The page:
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This is BOBO

This is just one example of many, why U.S. shelter systems suck: on Thursday last week I called the East Valley Animal Shelter in Van Nuys to receive more information about one specific dog. I saw a Mastiff, a massive, super sweet-looking dog on the shelter’s website who reminded me of my own dog Samson. Every week I promote a different dog on our Facebook fan page and was looking for a new doggie, when I saw this Mastiff named BOBO.

Owners had surrendered him after 9 years of companionship. I cross-posted his picture on Facebook, tweeted and asked friends for help the same day. After I walked my dogs I called the shelter with my ID number and the dog’s name ready and talked to a woman on the phone after waiting 20 minutes on the line. She was nice but had no clue; she greeted me with a very low and slow “hey”… and I didn’t understand the rest. I gave her the ID number and the dog’s name, and at first she couldn’t find him in the database, then we had this type of not-helpful conversation:

She: He is not at the shelter anymore.

Me (excited): Oh, really? What happened to him, did he get adopted? I’m talking about the big Mastiff with the black mask, he was brown and 154 lbs.

[I described the dog a little more]

She: Oh, hmmmm, yeah that dog…he is AGGRESSIVE.

Me: ‘Aggressive’? Like…dog aggressive, fear aggressive or human aggressive… what do you mean by ‘aggressive’? Is he shy or really aggressive, does he have a history?

She: Ahhhh, I don’t know, but he is human aggressive.

Me: So, is he still available? I want to drop by and take pictures of him. Is he still at your facility? Can you please check for me?

She: Hold on a second…Yes, he is here!

[I'm confused] Me: OK great. I will be there in an hour.

FAIL

This is silly boy Blanco (now: Bones). He is 2 years old and a very friendly and cute dog. His ID# is A1311910

I packed my stuff and was really excited to meet BOBO, a 154-lb. Mastiff. I arrived at the shelter with a friend of mine and walked through the whole shelter, taking pictures of the dogs and sharing doggie treats with them, patting them, looking into some shy, timid and anxious eyes. I stopped and took a deep breath every time and walked through all cages to see who is behind the bars. Calling them and trying to reach their necks with my fingers. As usual the shelter was full of Pit Bull Mixes and little Chihuahuas, each one cuter and cuter. It took me a while to walk through all cages. I couldn’t find the Mastiff and I walked again and again through every single kennel. Finally, I decided to ask a volunteer to take some dogs out and to help me take pictures of the dogs. We took pictures of 3 different dogs and I asked her if she knew anything about the Mastiff – and she said that he wasn’t there anymore, but she doesn’t know what happened to him.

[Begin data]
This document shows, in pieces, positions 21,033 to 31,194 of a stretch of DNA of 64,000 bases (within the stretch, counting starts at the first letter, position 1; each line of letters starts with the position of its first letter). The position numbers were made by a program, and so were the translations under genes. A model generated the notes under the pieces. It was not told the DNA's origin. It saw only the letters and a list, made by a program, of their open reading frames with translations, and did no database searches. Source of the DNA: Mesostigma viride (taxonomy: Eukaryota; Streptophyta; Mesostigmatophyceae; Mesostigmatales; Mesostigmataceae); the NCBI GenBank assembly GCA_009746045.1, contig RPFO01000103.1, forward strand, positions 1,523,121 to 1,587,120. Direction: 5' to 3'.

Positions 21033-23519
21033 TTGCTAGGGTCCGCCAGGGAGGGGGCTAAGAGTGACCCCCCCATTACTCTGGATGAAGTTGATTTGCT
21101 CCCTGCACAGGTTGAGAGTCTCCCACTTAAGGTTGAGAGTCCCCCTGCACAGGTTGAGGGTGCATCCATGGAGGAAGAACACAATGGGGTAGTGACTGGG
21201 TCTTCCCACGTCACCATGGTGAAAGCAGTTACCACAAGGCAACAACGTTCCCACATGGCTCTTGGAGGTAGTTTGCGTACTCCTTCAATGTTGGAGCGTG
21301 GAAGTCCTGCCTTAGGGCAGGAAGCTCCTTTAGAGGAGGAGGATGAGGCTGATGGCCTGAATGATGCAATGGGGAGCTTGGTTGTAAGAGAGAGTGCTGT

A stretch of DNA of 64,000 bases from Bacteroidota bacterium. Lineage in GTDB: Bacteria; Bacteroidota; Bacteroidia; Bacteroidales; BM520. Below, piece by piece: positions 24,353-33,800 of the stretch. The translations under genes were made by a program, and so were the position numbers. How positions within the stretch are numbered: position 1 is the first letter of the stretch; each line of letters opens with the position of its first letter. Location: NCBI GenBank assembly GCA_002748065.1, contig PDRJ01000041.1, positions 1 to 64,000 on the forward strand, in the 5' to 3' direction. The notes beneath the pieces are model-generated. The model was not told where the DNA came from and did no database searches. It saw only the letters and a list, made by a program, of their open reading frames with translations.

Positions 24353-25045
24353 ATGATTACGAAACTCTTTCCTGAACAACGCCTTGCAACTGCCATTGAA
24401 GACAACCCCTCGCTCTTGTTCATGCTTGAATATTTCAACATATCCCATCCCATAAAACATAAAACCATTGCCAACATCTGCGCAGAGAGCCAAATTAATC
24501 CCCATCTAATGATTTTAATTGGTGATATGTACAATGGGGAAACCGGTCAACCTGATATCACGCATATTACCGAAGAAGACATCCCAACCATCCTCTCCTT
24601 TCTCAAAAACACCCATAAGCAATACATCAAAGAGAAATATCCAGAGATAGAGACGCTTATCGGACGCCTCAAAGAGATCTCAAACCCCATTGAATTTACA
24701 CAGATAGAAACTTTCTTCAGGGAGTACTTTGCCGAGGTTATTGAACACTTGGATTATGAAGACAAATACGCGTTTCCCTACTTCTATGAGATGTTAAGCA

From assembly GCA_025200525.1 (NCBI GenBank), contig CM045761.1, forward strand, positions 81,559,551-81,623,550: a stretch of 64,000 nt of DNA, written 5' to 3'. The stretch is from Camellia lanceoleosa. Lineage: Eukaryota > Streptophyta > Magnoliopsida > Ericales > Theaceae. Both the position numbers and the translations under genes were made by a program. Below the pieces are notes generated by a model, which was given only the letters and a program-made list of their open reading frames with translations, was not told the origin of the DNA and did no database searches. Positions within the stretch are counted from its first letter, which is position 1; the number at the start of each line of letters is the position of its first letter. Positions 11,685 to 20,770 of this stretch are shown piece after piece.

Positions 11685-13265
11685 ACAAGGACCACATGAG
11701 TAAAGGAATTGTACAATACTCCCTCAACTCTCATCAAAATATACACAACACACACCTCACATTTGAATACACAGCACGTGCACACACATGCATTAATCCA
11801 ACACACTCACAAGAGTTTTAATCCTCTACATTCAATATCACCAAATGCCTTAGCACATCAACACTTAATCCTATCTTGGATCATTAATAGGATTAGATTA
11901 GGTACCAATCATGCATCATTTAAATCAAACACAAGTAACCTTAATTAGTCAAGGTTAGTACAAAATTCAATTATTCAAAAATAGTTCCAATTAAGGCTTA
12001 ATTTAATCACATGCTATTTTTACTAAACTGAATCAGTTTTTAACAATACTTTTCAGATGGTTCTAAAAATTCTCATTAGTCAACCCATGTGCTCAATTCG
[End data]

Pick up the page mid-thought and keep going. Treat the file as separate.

After I spent an hour-and-a-half taking pictures, I walked to the front desk to find the special dog I was looking for. I was afraid to ask, because I feared to hear that they had to put him down or something. I hoped and wished he was still alive. I walked up to the font desk and asked one of the staff members in his uniform and he said he can’t help me without an ID number. I’d forgotten to write it down, so I started looking up the number on my phone, but had really bad reception inside the building. I described him, I mean, this dog is huge and how can’t you know anything about him? He is very eye-catching and you don’t take a Mastiff like him in every day. He was taken in on May 25 and nobody knew anything. My friend asked again, and the guy in the blue uniform was helping others in the meantime. A woman reminded me: “We need the ID number”. It took forever to load the pages. Then the man with the black shoulder long hair said: Ok let me see in the back. After 5 minutes he came out with an ID card and said: Is this the dog you are looking for? ME: “Yes, that’s him”. He: “Oh, he just got  adopted yesterday! I was looking at him and didn’t really buy it, and he showed me the kennel card with a red mark: ‘ADOPTED’. I took a deep breath and wanted to hug the man (I didn’t do it of course). BOBO made it, what a relief.

Love him! This is Ace – ID#A1313718 – brown and white Staffordshire Bull Terrier mix. 3 years old. He looked at me the whole time but didn’t get up.

I’m asking: Why do you have a back area where other dogs (not open to the public) are kept and just waiting for their death? Why do you hand out wrong information and rob a dog of the chance to get adopted? Why do you know so little about the dogs in your shelter and why do you not care? How can you not know anything about a 154 lb. dog? Why did I receive 3 different versions until I got the information I was trying to get? What kind of service is this, for an institution described as ‘Animal Services’?

Everyone who is involved in animal welfare, runs a non-profit rescue, pulls dogs out for a rescue, fosters dogs or just visits shelters like me as a caring individual, knows what I’m talking about. Why is nobody out in the kennel area? No excuses, please. In the 1 1/2 hours I saw at least 3 people who were really interested in dogs. It’s like going to a car dealer and walking around for an hour looking at cars, reading the detail cards and waiting for the sales guys. Do you think the car dealer would sell a car that way? In this case, these are not cars, these are living creatures waiting for a 2nd chance, a new home to rescue them from a kill shelter.

A young couple was looking for a dog and going through the kennels over and over again, an overexcited woman who fell in love with one of the puppies and talking loudly to her mom begged her to let her bring the little puppy home, another family walked around looking for little dogs. I had the desire to help these people and ask them what they were looking for and show them some dogs myself. They were looking for someone, trying to find a person who could assist them.

FAIL